Rheumatoid Arthritis News, Articles | RA Clinical Guidelines

Rheumatoid Arthritis



All news >>


Vitamin D Overview

Role of Vitamin D in Rheumatoid Arthritis Pathogenesis

Increasing evidence indicates serum vitamin D levels and polymorphisms in enzymes involved in vitamin D metabolism can affect the risk of developing rheumatoid arthritis, influence disease activity and recurrence, and increase the risk of comorbidities, such as cardiovascular diseases
Slideshow Take-Home Messages

Mitigating Risk of Cardiovascular Disease in Rheumatoid Arthritis

Patients with rheumatoid arthritis have an increased risk of developing cardiovascular disease (CVD) and CVD-related mortality compared with the general population. Despite the growing recognition of CVD as a common complication of RA, many rheumatologists do not aggressively manage CV risk in patients with rheumatic disease.
Patient-Reported Outcomes (PROs) are symptoms patients with rheumatoid arthritis (RA) observe during the natural history of their disease. They provide clinicians with the patient’s perspective on her wellbeing. There is consensus on the importance of patient-reported pain, physical function, and global assessment of disease activity in assessing patients for treatment response.3 Many experts also consider fatigue and the duration of morning stiffness to be important PROs, but more data are needed to correlate these measures with outcomes. Other PROs with potential significance in assessing outcomes include flare, work participation or productivity, sleep quality, emotional distress, and coping.2,3 The use of PROs to assess disease activity allows patients with RA to take an active role in their treatment and contribute to RA research. Several challenges exist when incorporating PROs into practice, including variability in which PROs an instrument assesses and the heterogeneous nature of RA. Photo Credit: Dr P. Marazzi/Science Source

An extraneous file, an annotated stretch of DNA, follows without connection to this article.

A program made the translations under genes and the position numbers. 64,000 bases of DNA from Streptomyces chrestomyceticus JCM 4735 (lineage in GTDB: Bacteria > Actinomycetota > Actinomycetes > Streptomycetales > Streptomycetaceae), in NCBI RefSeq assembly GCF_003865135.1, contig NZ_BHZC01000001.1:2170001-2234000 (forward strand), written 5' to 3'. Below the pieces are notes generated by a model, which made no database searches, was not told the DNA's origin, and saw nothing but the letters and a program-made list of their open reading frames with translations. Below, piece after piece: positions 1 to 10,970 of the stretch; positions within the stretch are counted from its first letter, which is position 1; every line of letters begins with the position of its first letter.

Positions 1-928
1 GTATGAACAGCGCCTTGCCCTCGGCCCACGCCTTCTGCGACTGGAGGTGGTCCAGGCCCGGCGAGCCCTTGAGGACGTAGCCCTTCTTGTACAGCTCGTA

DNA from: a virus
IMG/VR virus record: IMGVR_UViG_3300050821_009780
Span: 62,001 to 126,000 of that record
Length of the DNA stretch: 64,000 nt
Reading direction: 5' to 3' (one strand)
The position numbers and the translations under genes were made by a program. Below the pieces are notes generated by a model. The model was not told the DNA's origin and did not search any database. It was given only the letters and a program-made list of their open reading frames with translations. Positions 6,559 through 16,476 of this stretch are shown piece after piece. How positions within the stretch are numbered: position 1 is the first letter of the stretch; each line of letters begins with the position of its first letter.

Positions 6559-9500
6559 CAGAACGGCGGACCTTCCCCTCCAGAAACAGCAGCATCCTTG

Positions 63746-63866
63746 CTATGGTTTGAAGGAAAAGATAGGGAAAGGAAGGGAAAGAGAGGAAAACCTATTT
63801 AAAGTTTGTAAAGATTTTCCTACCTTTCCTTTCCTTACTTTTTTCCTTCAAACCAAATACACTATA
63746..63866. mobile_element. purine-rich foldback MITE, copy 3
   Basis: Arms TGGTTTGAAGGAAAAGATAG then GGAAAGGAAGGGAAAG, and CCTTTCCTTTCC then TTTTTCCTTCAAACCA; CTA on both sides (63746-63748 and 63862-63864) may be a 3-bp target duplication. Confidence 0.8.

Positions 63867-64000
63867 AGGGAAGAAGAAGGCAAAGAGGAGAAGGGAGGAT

Examining Patient-Reported Outcomes in Rheumatoid Arthritis

Validation of a patient-report outcome instrument as an effective independent tool for measuring disease activity and treatment response may one day allow decreased reliance on expensive or time-consuming assessments, such as magnetic resonance imaging or joint counts.

All slideshows >>


Next post in Rheumatoid Arthritis